DSCF5445-2 "L.A. is all about food!" my friend Alex told me as we slurp our ramen noodle, and about food, L.A. indeed is. I promised a good ol' friend of mine to visit him in the states when he arrived in L.A. A year later, there I was eating everything L.A. has to offer. When my fabulous guide, Alex, said that L.A. is about food, I scoffed at him in disbelief; I later gained unmentionable amount of pounds added to my weight after visiting for a mere 3 days - I was proven wrong. Before getting into all the street/people photography, I have to make a tribute to (what i believe to be) L.A.'s most delicious offering: Crispy pork gra pow, deep fried pork belly with basil sauced topped with egg and duck meat upon request. Around an hour before midnight, Alex and I arrived at a small restaurant in a small thai complex, also filled with other thai restaurants. Our restaurant itself is a particularly small one, holding only seven to ten tables, fitting perhaps only as much as thirty. "You had to try the crispy pork," Alex told me, "it's the A1," he continued, pointing to the menu. When the steaming pile of rice, pork, and egg arrived, he looked at me with a glimmer in his eyes, waiting for me to take a bite - I can now truly understand why. My eyebrows were raised in surprise and slight disbelief. It was glorious.

IMG_9373 There is not enough words to describe how delicious this dish is.

In the days to come, I came to figure out that L.A., other than its delicious morsels, also provides a potential for people photography. In between Universal studios, and Santa Monica beach, I had my canon on my shoulder all throughout the days, and kept shooting until I couldn't anymore. Below are the select few of my pictures.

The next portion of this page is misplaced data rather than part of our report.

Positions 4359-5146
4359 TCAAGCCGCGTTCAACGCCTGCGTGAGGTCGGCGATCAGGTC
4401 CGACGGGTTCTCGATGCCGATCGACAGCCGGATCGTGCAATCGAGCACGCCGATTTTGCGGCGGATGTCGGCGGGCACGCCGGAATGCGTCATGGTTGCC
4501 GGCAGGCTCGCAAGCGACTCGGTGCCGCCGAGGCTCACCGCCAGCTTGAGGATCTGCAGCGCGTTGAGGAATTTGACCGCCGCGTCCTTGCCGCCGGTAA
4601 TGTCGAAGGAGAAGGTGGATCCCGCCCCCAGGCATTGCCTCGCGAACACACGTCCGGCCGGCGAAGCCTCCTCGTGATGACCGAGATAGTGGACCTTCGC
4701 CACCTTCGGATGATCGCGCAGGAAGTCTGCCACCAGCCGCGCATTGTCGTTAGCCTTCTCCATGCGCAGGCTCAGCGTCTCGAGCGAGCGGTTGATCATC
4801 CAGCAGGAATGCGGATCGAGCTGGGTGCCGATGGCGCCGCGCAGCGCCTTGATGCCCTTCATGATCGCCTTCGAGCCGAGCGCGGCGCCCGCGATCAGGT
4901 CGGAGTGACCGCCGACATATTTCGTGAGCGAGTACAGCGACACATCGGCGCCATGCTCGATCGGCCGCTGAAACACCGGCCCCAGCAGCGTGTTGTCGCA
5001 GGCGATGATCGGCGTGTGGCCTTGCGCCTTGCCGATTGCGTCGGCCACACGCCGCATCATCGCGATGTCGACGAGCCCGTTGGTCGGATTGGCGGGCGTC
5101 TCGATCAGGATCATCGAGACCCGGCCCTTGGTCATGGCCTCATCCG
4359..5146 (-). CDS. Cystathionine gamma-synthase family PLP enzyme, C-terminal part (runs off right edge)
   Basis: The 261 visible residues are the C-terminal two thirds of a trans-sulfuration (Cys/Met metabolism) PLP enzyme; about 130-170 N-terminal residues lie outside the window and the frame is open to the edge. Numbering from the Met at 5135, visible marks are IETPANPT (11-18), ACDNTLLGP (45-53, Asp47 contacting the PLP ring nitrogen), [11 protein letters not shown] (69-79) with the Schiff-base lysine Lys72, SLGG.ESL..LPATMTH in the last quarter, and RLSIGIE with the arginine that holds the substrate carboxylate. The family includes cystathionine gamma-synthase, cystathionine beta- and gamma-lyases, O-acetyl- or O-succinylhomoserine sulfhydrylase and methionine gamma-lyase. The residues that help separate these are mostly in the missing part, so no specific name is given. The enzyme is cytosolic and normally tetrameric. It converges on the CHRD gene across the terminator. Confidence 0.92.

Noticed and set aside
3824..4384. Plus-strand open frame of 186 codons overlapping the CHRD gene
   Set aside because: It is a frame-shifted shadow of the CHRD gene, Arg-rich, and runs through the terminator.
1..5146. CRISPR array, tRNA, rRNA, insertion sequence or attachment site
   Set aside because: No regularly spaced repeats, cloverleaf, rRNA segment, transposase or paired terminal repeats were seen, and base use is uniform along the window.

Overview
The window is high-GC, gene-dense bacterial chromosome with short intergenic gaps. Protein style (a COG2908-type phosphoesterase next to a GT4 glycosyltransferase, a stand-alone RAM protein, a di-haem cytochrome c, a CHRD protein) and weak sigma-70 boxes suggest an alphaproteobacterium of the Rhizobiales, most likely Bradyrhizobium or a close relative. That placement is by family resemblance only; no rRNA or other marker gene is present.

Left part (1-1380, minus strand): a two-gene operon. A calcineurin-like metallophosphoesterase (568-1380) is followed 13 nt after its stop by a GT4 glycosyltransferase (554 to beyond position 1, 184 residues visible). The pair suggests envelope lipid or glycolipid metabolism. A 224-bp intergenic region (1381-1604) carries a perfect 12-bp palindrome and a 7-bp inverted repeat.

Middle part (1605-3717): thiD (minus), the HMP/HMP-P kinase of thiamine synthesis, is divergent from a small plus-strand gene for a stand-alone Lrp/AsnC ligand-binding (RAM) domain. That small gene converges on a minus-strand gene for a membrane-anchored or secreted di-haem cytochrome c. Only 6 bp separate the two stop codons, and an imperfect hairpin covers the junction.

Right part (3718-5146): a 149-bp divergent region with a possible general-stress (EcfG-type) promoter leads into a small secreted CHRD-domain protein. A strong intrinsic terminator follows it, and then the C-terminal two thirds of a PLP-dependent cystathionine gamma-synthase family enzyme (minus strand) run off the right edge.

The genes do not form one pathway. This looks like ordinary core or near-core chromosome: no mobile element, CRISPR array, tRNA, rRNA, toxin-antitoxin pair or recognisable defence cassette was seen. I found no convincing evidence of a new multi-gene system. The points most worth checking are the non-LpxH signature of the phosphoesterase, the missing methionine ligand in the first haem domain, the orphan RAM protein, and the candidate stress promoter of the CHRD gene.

IMG_9532 IMG_9498 IMG_9452




Of course, along with people photography, I took a bunch of other pictures. IMG_9122







All in all, photo wise, it was a very rewarding experience, much less so for my health, but the crispy pork was well worth it. I had to eat it once again before I left L.A. So thank you, Alex for being my guide and great host for three days straight, I will have the crispy pork again if I was to return to L.A. Untill then, here's another picture of you:



More Films

I tried to spend more time with my film cameras; shooting slides with fuji velvia 100.  I still had some trouble with metering, but will get better over time. Hopefully. Meanwhile, these are the result from my two film cameras: leica M3, 35mm/2.8 summaron:

Nikon FE, 50mm/1.8:

Journey with a friend

Where will my curiosity take me, if not the unknowns? and what better way do I have find out than to walk? With that in mind, I called a good friend of mine living in Wooster, OH. "Andika, what say you I go to Wooster this weekend?" I said. An okay away and there I was, 12 AM in the morning, driving towards Wooster, a little over an hour away from Columbus, OH. I went to Wooster to meet an old friend, and to get fresh with my head; my old friend also helps with the second one. I brought with me my Camera, a wide angle lens, a tripod, a cable release, and left Columbus. I arrived at Andika's house at a little over 1 AM; it took a little over half an hour for him to recover from his sleep before we can start our journey.